'The essence of strategy is choosing what not to do' ... Michael Porter
The following is from chapter 3 of my book
Digital Marketing: a Practical Approach
DIGITAL ISN'T THE ONLY OPTION
Although it may seem strange in a book on digital marketing written by someone who has been an advocate of the discipline for over 20 years, but marketers should always be aware that digital is just one aspect of marketing. Indeed, in the main, it is only one element of the promotional mix. Too often, digital marketing in general, and social media marketing in particular, are perceived as; [a] the only route to market, and [b] a panacea that will improve bad marketing in other channels.
Certainly, digital has revolutionized some industries in a way unimaginable before the Internet came along; for example, who books a hotel or flight anywhere else other than online these days? Similarly, for some products and services, the web plays an essential part in consumers' purchase decision making process. However, for many products, if the marketer puts them in the right place at the right time at the right price then customers will buy them - the ongoing success of Aldi and Lidl [neither of which sell online] is evidence of this. If you doubt this try this simple exercise that I ask my students to complete in the first week of my digital marketing modules. List all of your purchases - of products and services - over the last week or month [longer is better] and divide that list into two sections:  those where the Internet played a part, and  where the Internet played no part.
Some will fall clearly into the first section. Online purchases, obviously, and products that you research online - though you will find these are normally of a higher price and are not regular purchases. Then there are some that could fall in either list. For example, you might visit a restaurant purely on spec or you may have searched for a restaurant in Google if you were not in your home town. However, it will normally be the list in category number two that will be longest. If you are still a doubter, your non-Internet list will include things such as: anything from the university cafe, anything from an on-campus vending machine, fuel for your car, that ice cream on a hot day or the bottle of water on your walk, milk or some fruit from the local shop. Or what about every item of groceries you have bought - be it from corner shop or supermarket?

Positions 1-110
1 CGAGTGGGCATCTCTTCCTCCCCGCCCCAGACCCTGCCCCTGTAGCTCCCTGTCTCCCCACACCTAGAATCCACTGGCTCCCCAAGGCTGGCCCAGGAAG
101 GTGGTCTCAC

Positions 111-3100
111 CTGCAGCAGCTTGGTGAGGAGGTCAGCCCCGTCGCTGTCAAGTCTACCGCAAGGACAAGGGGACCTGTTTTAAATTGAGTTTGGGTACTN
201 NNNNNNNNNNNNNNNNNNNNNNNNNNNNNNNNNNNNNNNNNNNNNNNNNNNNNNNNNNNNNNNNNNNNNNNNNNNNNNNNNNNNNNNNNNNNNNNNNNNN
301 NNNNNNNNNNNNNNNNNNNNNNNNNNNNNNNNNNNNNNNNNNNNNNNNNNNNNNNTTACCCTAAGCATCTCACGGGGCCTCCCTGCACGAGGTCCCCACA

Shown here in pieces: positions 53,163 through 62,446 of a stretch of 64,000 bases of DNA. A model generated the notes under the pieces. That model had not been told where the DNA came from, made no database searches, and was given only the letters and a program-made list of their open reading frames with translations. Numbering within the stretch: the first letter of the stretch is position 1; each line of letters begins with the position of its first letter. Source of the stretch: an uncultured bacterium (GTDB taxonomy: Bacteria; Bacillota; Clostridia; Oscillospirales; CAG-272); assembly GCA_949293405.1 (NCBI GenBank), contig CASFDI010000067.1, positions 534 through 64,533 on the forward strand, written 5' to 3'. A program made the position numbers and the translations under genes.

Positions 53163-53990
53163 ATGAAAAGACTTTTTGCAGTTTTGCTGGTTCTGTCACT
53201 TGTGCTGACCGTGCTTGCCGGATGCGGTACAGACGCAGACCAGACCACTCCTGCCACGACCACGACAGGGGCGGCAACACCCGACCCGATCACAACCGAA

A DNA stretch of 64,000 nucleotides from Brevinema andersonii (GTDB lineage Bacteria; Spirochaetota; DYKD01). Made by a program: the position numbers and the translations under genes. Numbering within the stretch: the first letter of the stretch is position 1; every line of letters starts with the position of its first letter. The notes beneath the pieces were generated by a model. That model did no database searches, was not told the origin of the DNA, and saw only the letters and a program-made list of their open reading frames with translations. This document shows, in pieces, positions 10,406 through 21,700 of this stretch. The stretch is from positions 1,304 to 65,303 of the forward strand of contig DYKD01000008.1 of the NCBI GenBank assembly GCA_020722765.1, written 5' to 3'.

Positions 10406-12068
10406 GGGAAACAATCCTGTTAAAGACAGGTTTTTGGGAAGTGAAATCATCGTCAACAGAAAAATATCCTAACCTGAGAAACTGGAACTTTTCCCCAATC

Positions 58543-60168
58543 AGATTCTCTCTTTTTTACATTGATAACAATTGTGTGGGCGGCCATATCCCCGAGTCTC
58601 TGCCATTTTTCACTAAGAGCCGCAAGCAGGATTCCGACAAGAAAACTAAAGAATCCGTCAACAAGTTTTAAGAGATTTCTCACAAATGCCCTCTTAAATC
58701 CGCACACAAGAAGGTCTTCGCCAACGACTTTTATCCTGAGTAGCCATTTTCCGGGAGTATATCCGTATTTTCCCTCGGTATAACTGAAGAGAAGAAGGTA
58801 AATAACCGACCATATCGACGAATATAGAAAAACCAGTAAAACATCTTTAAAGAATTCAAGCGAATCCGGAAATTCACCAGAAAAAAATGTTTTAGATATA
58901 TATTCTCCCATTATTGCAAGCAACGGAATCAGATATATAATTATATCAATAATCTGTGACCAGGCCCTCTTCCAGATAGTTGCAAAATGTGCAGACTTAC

Staying with your grocery list - have you ever visited the website of the company that makes or processes any of those products? Or do you follow them on social media? And then there is your hairdresser, or the car wash, or that little shop on the high street that sells all kinds of craft accessories. Indeed, every shop that is not part of a national chain. Yes, of course there will be exceptions - but hopefully my examples will have encouraged you to give the concept of digital isn't the only option some thought.
Indeed, there are more businesses without websites than there are with - at least that is the case according to Google. Writing on a community help-site [Google My Business] in June 2017, Google Community Manager Marissa Nordahl made the comment that; 'Millions of small businesses [60% of small businesses globally] don't yet have a website.' My shopping list will give you a good start on identifying the types of business in that 60%.
However, if you are a student it is unlikely that you will have had experience of buying in a B2B context - though some readers may well be working in such an environment. Again, for some industries, products or services the Internet has changed the mode of trading completely - but for others offline is still where business is done.
In the B2B environment there is often a relationship between the buyer and seller that exists offline - if I was a buyer for Tesco, for example, I would expect sellers - with whom I might be spending millions of pounds each week - to show me a little more respect than communicating with me only via email or Facebook. Similarly, in some industries there will be a limited number of sellers of specialised products - so I have their phone number, I don't do a search on Google. The State of Pipeline Marketing report [Pipeline Marketing, 2016] considered not only the methods used by B2B marketers to drive growth, but also how effective they felt those channels were. This data is shown below ...
In general, the chart shows clearly just how different B2B marketing is to B2C, there are no retail outlets for example. Note how poor some of the returns are for some aspects of marketing - social media stands out. By far the most effective channel is word-of-mouth and/or referrals - as with many B2C products and services - if you provide the right product in the right place at the right price not only will customers return, but that will recommend you to friends and associates. Perhaps if businesses spent 100% of their efforts into delighting customers they would not have to commit any resource to other marketing activities? The job of the marketer is, however, to identify which elements of marketing are most suitable to the product or service they are marketing.
As Michael Porter famously said: 'The essence of strategy is choosing what not to do.' I'll go a step further and say that those elements you choose to implement must be done effectively and efficiently. And if that was easy, no business would ever fail.
This page was first published in February 2018 ... but it may have been updated or amended since then.